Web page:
Thursday, February 16, 2012

Ruth Imogene Adams Burnes Obituary 1923-2011

Ruth Imogene Adams Burnes Obituary

Funeral services for Ruth I. Burnes, 88, of Grass Valley will be held Wednesday, April 13, 2 p.m. at Hooper and Weaver Mortuary. She returned to her Heavenly Father on April 2.

Ruth was born on Feb. 22, 1923, in Arbela, Scotland County, Mo., to Gim William and Maude Ethel Adams. At a young age, her parents relocated and raised their 11 children in Batavia, Iowa.

She was united in marriage to William Emry Burnes in Carson City, Nev., in 1943. They built their home in Napa where she lived for 61 years before moving to Grass Valley. Two children were born to their union; Ronald E. and Sandra K. After her husband's death in 1956, Ruth went to work at Napa State Hospital where she retired after 22 years of good and faithful service.

Ruth enjoyed playing bingo and spending time with friends and family. When her son asked why she had never married again, she simply said, “I never found another man like your father.”

Survivors include one son, Ronald, 10 grandchildren, Christine, Julie, Jennifer, Ronnie, James, Sarah, Ruth, John, Lori, Michael; and 19 great-grandchildren.

Ruth was preceded in death by her daughter, Sandra Kay on Aug. 22, 1946; her husband, William E. on March 13, 1956; her grandson, William A. on March 13, 2006; four brothers, Everett, Clarence, Howard and Glen; and five sisters, Mary, Pauline, Hazel, Bessie and Betty.

“Don't cry because I'm gone, smile because you knew me.”

Published in The Union Newspaper in Grass Valley, California on Saturday, April 9, 2011

Wednesday, February 15, 2012

Ruth Imogene Adams Burnes' Life History

Remembering Ruth
Written By: Sarah Burnes Heiner

Ruth Imogene Adams Burnes, 88 years old, of Grass Valley, California returned to her Heavenly Father on April 2, 2011.

She was  born on February 22, 1923 in Arbela, Scotland County, Missouri to Gim William Adams and Maude Ethel Adams, Th 8th of 11 children. At a young age, her parents relocated & raised all of their children in a small farm town in Batavia, Iowa. She told me about how hard life was back then. Her father was a poor farmer trying to make ends meet, and with 11 children; that was a huge responsibility.  All of her siblings had hours of chores every day. Managing the corn fields, milking the cows, taking care of the animals, cooking, cleaning &  I asked her about Christmas morning and what type of presents she received. She looked at me in a strange way and replied “we never had gifts, that’s just how it was”. She told me her parents “gift” to the children was a huge dinner of potatoes, corn and butchered pork. I couldn’t help but to reflected on how much I take things for granted.  I asked her about what she did for fun when she was a child. She said “I loved playing hopscotch, horseshoes, and jump rope. Also, Croquet, Puzzles and cards, and with 10 kids in the family there was always someone to play with.”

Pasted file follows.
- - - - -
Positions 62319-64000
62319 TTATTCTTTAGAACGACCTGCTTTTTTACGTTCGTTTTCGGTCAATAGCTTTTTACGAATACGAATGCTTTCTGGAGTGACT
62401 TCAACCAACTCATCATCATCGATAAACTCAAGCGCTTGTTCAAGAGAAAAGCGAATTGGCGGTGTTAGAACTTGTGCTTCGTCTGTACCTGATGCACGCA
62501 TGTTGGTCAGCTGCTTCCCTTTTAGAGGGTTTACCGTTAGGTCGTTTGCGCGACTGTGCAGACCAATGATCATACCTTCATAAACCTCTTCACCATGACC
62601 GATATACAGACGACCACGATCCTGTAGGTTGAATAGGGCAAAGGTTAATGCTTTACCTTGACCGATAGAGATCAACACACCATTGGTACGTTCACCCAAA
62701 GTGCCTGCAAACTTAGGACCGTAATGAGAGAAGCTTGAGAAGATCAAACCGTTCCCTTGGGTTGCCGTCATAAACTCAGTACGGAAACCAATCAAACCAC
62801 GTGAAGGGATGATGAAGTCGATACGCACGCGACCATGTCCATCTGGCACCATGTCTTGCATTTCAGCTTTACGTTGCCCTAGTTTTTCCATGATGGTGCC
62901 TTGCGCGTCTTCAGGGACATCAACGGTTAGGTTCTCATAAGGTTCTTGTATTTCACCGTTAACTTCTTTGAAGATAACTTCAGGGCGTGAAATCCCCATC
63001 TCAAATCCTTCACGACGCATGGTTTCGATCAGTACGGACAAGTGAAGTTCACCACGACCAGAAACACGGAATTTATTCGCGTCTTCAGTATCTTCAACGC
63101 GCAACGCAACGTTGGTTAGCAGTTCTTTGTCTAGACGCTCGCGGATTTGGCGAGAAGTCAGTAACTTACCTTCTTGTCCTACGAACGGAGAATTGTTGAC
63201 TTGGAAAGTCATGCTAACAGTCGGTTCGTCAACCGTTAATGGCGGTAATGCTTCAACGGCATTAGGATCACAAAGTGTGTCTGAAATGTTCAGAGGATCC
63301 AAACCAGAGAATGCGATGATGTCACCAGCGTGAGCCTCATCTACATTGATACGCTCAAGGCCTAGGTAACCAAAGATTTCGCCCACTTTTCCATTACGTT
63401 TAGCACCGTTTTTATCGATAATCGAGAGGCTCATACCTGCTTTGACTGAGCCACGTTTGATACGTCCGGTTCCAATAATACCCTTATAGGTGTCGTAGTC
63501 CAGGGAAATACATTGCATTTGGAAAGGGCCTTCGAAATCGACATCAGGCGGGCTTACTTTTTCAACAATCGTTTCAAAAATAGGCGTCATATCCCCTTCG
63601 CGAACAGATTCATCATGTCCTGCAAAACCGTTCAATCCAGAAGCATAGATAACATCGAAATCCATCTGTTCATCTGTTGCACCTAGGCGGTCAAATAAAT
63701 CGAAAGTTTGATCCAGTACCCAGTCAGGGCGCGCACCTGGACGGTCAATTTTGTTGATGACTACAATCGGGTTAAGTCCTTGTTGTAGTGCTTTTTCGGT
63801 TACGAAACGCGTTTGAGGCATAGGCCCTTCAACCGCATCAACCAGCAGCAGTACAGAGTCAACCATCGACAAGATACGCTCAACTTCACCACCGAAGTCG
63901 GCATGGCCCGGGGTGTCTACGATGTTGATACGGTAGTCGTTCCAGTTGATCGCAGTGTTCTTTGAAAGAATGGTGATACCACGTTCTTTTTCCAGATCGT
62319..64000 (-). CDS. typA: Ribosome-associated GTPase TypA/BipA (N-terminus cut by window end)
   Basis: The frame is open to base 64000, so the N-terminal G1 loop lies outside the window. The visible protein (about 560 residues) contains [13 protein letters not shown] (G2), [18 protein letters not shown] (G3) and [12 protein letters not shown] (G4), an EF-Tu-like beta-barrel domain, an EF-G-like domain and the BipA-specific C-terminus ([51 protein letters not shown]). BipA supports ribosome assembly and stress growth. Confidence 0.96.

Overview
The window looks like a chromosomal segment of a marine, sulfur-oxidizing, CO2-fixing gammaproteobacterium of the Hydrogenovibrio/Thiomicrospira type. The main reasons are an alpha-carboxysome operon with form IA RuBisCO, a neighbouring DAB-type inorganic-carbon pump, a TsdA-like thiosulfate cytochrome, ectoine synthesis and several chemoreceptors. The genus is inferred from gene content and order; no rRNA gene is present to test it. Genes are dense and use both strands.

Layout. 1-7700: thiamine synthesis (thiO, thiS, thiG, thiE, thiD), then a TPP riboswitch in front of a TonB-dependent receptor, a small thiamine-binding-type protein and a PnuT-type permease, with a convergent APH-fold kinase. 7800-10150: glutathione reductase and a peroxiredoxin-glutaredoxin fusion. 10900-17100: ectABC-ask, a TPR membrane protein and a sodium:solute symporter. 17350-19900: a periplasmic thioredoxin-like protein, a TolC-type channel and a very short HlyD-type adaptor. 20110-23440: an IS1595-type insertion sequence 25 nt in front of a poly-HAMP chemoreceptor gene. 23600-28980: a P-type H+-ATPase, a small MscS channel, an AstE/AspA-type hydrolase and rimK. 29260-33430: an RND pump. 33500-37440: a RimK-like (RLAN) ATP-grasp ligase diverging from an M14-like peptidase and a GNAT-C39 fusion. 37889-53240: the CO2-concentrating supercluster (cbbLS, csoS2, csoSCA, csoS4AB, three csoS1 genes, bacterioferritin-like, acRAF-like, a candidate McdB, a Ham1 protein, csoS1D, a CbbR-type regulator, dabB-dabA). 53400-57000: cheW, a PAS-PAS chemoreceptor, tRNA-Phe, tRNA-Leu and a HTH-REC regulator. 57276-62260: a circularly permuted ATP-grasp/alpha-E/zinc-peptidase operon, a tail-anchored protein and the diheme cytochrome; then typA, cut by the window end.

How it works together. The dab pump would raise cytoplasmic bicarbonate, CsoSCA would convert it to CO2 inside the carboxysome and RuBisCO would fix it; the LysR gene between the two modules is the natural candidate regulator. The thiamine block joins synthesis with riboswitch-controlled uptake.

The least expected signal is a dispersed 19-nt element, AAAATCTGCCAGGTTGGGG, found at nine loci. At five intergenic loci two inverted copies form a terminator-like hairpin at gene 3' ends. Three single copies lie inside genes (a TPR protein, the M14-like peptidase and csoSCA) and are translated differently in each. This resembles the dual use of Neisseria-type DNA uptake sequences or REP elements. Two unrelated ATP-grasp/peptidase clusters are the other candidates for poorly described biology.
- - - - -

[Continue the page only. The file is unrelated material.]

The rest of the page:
Grandma remembers her first Jobs. She was selected to do a school job where she would walk to the post office to pick up the school mail and deliver it to the professor. She would also sweep the school floors, for only $1.75 a week. Grandma told me about her summer job as a water girl. She said “when I was 12 years old, I made .50 a day. I would take gallon sized jugs around to the local farmers working in the fields. In those days, there was one thresher machine that went from farm to farm and all the farmers helped each other until everyone’s field was harvested”  Grandma said “I would follow this thresher machine from farm to farm, offering water to these farmers. And one day, I was so excited because one farmer tipped me $1. It was a great job” . She also stated “ I did this job for 2 summers, but that’s all I could handle, because I didn’t want to mingle with those Old Dogs anymore.”

I knew it was a stretch, but I asked grandma if she ever had any boyfriends.  She quickly replied “no” giving me the look of death.  So I rephrased my last question and asked “ Grandma did you ever think any boys were handsome?”  Apparently, this was the better question. She lit up and replied “yes, Jimmy Creek. I thought he was so handsome, but we never went steady.” She replied